April 18, 2018
Quarterlies vs Estimated Taxes
Definitely one of the top five questions I get asked is how much people should pay for quarterly taxes and when. But many people confuse a lot of different ideas, so I wanted to take a minute to straighten them all out.
There are a couple different terms/ideas around taxes and paying taxes: Quarterlies, Estimated Taxes, and Withholdings.
“Quarterlies” is the colloquial term for the quarterly payroll tax returns (Form 940, plus various state forms). This is only if you are paying people on a W-2. It used to be fairly common to prepare your own payroll taxes and have to file a 940 each quarter to pay your employer taxes. But with the rapid increase in Professional Employment Organizations (PEO) and payroll services like Gusto – most of this can (and absolutely should be) automated away.
Estimated tax payments, which are also due quarterly on April 15th, June 15th, Sept 15th and January 15th (NOT the same dates that payroll forms are due) is a voluntary payment you make to the Fed to pay your income taxes (as distinct from your payroll taxes). If you are a freelance worker and have no withholdings (below) then you will earn income throughout the year and not pay any tax, leaving one giant tax bill at year end.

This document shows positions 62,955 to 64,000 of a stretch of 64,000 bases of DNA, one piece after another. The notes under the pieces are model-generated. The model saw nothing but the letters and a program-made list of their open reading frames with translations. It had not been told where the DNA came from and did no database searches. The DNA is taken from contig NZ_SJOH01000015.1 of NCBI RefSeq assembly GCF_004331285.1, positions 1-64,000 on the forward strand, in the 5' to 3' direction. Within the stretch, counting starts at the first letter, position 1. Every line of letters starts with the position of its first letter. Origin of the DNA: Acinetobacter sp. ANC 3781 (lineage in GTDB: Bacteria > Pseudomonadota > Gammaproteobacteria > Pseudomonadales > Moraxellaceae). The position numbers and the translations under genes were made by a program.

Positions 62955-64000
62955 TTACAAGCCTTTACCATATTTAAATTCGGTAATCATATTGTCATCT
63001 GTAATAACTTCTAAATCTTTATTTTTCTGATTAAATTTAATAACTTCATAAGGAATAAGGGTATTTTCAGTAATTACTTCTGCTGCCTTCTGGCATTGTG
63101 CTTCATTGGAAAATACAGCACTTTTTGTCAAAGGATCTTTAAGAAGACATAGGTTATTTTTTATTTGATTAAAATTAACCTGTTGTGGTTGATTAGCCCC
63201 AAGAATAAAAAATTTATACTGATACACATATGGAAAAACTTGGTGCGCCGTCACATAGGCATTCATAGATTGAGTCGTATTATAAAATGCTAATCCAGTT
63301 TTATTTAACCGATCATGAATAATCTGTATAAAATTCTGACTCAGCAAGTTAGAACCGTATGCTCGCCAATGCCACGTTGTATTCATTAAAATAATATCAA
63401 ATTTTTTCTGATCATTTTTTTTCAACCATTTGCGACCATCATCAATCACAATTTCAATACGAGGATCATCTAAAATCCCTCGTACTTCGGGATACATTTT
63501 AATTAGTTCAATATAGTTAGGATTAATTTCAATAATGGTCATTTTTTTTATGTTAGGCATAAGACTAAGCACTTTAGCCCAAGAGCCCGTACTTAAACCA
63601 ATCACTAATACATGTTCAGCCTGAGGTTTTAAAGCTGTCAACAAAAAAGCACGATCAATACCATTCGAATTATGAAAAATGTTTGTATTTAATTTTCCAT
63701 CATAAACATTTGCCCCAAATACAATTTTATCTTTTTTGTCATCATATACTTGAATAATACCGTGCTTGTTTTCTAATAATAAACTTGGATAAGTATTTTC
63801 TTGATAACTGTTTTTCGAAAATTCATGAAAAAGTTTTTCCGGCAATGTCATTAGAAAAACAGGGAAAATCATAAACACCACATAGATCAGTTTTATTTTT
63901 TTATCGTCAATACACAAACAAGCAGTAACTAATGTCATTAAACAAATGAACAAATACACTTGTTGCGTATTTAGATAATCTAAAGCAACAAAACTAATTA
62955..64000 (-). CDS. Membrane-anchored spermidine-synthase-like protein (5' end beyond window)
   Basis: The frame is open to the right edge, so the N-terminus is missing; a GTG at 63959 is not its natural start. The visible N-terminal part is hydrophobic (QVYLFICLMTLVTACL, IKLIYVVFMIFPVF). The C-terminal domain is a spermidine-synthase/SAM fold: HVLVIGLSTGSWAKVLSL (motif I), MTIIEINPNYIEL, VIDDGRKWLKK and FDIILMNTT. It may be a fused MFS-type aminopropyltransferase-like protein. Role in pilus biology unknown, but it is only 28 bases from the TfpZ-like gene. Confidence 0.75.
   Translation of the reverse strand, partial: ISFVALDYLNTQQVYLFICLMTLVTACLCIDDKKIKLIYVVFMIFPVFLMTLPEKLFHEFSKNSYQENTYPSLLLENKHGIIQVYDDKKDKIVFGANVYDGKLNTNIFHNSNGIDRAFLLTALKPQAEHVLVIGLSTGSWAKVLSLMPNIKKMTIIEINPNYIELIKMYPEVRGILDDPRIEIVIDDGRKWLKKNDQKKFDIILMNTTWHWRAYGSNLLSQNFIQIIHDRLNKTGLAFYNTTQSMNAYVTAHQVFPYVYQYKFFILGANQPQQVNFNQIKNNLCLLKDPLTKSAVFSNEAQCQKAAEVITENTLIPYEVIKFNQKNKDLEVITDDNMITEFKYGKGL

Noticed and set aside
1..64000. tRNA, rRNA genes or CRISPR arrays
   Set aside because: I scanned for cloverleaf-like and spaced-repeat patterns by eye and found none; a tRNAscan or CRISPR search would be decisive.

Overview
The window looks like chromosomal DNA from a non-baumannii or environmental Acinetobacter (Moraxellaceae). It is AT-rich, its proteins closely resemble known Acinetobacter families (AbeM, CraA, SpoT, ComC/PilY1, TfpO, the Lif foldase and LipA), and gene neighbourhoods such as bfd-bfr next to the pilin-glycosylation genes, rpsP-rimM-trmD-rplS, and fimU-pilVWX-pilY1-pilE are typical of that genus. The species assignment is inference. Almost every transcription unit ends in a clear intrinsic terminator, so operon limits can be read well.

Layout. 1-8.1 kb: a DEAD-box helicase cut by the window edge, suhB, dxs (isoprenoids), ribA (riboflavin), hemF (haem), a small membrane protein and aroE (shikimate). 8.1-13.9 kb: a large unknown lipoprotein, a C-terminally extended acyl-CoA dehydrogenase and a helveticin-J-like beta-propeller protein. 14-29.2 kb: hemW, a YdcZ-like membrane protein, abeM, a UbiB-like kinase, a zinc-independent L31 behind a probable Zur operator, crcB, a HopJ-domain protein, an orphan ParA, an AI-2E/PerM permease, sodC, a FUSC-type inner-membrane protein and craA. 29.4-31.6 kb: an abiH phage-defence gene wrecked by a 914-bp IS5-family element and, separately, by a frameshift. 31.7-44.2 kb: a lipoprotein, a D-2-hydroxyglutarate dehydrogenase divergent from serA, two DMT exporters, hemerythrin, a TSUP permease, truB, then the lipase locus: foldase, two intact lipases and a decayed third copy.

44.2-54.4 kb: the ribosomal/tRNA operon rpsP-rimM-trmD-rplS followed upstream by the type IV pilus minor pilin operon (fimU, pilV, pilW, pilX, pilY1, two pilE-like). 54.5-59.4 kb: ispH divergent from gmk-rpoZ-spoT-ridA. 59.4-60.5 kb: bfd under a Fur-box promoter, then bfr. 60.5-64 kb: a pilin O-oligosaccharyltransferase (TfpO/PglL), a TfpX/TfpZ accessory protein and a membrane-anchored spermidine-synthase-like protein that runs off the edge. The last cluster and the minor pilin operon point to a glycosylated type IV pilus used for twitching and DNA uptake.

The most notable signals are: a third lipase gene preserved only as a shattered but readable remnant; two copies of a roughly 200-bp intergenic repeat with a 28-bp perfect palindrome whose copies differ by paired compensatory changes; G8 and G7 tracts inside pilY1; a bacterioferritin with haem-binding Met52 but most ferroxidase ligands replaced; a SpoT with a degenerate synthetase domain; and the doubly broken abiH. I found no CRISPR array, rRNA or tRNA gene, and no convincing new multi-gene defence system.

While estimated taxes are not required, the IRS does charge a penalty if you don’t pay them. It can be a bit of a convoluted calculation but generally speaking at tax time if you have balance due, but paid in at least as much as you owed in tax the previous year, you will not owe a penalty. This also assumes that you paid your estimates in four roughly equal installments throughout the year. If you owed around $10,000 in tax last year and expect to owe the same this year and pay nothing, you’ll add around $250 to your tax bill (about 2.5%) come tax time.
Withholdings are what your employer takes out of your paycheck and sends in your behalf. It is, effectively, the same thing as estimated payment just in a different form. Your employer calculates how much to withhold based on the W-4 you provide them. On that form you provide a number of “exemptions”. The calculation for withholdings annualised that one paycheck, subtracts the exemptions you told them to, and figures the tax, then divides by it the number of pay periods. This is why W-2 people can get refunds or still owe money – you might have more (or less) deductions that you provide your employer. Or any number of other factors (credits, spouse income, business/investment income, etc). It is also why your tax rate jumps up when you get a bonus – the formula assumes you get that much money every paycheck and, if that was true, you would owe a higher tax rate.
Quarterlies – Payroll taxes for employers your payroll software will do this. If not, you’re doing it wrong.
Estimated – Tax payment of choice for freelancers. Totally your choice how much to pay and when.
Withholdings – What your employer takes from your check and sends in on your behalf. Should be on auto pilot.